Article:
ATA Interface Parallel ATA (PATA), originally AT Attachment, is an interface
standard for the connection of storage devices such as hard disks, floppy drives,
and optical disc drives in computers. The standard is maintained by X3/INCITS committee.
It uses the underlying AT Attachment (ATA) and AT Attachment Packet Interface (ATAPI)
standards. Parallel ATA cables have a maximum allowable length of only 18 in (457
mm), and only two devices are supported. As well, PATA does not support hot removal
and add of drives. Because of these limitations, Parallel ATA has largely been replaced
by Serial ATA (SATA) in newer systems, and for Windows Server, is only allowed to be used for CD and DVD devices.
Boot 2.2TB+ Disk Volume
Controllers supporting a boot device with a capacity
greater than 2.2 terabytes must comply with the following requirements:
Small Computer System Interface (SCSI) and SCSI-compatible storage controllers must
comply with section 14, "SCSI Driver Model", of UEFI specification version 2.3.1.
The Internet Small Computer System Interface (iSCSI) boot initiator must comply
with section 15, "iSCSI Boot", of UEFI specification version 2.3.
The storage controller must support T10 SBC3 Read Capacity (16) command in the UEFI
device driver and the Windows device driver. If Advanced Technology Attachment (ATA)
or an Advanced Technology Attachment with Packet Interface (ATAPI) storage controller
or disk drive is used, the controller firmware or driver must implement SCSI ATA
Translation according T10 SAT3 specifications.
The storage controller must report the exact size of the boot disk drive in the
EFI shell and in the Windows operating system.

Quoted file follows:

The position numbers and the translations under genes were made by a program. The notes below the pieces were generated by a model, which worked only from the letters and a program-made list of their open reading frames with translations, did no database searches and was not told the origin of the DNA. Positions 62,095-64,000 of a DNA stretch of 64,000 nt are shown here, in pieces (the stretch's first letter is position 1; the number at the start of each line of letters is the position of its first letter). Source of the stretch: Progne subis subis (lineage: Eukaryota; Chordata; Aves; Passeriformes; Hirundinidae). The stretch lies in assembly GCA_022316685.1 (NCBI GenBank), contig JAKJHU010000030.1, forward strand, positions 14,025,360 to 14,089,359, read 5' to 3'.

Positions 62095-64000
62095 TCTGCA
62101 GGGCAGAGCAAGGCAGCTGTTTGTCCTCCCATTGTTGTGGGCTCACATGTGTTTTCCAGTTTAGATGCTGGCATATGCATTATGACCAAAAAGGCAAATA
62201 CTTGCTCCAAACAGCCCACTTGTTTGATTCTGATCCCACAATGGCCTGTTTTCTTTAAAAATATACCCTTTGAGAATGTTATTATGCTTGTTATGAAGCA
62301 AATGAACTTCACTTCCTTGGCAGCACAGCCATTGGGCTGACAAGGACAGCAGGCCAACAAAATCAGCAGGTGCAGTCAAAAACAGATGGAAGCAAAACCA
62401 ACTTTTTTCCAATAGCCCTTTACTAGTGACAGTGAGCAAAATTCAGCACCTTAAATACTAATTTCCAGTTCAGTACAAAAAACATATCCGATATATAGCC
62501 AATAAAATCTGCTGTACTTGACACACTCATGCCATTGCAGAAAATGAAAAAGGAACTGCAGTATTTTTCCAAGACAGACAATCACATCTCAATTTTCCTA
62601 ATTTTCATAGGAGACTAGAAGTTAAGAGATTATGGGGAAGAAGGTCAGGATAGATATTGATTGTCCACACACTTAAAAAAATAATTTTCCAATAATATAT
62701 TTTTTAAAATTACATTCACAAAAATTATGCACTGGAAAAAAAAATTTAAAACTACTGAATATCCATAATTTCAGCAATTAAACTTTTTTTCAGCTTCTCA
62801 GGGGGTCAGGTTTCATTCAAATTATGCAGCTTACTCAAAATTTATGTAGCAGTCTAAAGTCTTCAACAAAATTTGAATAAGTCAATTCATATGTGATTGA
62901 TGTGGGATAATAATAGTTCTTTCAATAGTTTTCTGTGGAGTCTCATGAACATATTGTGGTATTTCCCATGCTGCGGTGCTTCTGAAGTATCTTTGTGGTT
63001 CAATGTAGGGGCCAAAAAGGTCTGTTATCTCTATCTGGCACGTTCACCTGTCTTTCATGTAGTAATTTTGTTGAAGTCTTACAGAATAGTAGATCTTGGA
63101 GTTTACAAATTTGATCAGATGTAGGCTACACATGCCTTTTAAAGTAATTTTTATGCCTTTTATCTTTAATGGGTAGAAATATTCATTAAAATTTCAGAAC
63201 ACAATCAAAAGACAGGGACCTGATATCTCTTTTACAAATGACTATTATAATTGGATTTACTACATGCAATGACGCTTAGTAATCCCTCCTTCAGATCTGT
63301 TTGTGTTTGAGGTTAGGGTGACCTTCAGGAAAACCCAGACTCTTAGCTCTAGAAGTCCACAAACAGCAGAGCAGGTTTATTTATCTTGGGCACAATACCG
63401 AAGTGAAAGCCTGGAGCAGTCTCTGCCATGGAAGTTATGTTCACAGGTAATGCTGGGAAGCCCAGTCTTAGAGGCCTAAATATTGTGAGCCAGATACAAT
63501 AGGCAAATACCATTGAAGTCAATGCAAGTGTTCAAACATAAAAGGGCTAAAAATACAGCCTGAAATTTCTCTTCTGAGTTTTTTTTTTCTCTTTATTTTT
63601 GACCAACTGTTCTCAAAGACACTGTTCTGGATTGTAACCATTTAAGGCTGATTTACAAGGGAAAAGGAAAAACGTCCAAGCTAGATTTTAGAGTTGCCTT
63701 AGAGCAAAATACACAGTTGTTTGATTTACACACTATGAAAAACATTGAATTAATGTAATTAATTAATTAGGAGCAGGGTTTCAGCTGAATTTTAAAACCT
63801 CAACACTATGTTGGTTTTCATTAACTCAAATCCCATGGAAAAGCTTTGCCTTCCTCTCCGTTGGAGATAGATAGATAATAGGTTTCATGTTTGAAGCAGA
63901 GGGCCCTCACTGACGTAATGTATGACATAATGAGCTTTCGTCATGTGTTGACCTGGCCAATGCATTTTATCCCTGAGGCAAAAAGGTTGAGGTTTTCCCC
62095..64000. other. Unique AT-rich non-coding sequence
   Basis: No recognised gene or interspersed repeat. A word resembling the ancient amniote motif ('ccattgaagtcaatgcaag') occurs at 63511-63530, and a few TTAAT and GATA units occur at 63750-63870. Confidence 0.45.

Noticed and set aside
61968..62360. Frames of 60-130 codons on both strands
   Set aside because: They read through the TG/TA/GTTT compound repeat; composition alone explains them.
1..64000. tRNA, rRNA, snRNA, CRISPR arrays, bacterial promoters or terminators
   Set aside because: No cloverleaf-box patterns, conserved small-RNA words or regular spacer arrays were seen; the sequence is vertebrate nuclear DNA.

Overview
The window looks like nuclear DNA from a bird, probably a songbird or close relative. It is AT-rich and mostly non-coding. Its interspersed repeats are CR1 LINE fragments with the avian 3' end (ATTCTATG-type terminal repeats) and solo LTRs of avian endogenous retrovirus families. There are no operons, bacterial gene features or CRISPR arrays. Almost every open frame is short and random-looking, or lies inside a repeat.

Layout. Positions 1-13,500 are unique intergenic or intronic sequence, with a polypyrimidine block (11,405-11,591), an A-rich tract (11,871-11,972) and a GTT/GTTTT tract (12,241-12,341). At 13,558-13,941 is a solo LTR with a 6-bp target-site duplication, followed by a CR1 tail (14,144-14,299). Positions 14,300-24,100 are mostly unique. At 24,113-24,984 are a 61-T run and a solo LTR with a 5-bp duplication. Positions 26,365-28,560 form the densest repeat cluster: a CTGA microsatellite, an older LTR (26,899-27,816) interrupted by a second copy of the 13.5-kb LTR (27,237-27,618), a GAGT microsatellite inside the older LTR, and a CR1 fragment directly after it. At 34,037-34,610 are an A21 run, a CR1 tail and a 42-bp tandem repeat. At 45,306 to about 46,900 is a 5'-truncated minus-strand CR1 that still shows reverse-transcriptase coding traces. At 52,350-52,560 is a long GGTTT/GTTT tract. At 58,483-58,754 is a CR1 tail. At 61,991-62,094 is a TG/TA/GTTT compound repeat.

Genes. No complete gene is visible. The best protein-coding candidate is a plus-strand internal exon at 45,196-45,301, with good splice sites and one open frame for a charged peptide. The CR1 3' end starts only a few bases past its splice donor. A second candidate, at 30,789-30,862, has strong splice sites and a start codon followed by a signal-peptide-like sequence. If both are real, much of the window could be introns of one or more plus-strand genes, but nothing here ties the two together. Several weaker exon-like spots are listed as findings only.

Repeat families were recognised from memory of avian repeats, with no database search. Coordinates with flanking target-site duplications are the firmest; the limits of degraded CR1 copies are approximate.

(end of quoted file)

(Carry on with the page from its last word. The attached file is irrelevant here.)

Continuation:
Option ROMs in host controllers and adapters for any interface
type, including RAID controllers, that provide boot support must fully support extended
Int13h functions (functions 4xh) as defined in BIOS Enhanced Disk Drive Services
- 3 [T13-D1572], Revision 3 or later. Logical block addressing is the only addressing
It is recommended that controllers also support booting using the Extensible Firmware
Interface (EFI) and implement device paths as defined in EDD-3.
SD/eMMC/NAND flash controllers do not have Option ROM, so UEFI support is required.
FibreChannel Interface ANSI developed the FC Standard in 1988 as a practical
and expandable method of using fiber optic cabling to transfer data among desktop
computers, workstations, mainframes, supercomputers, storage devices, and display
devices. ANSI later changed the standard to support copper cabling; today, some
kinds of FC use two-pair copper wire to connect the outer four pins of a nine-pin
FibreChannel-over-Ethernet Interface Fibre Channel over Ethernet (FCoE) is
a computer network technology that encapsulates Fibre Channel frames over Ethernet
networks. This allows Fibre Channel to use Ethernet networks while preserving the
Fibre Channel protocol. The specification was part of the International Committee
for Information Technology Standards T11 FC-BB-5 standard published in 2009. FCoE
maps Fibre Channel directly over Ethernet while being independent of the Ethernet
forwarding scheme. The FCoE protocol specification replaces the FC0 and FC1 layers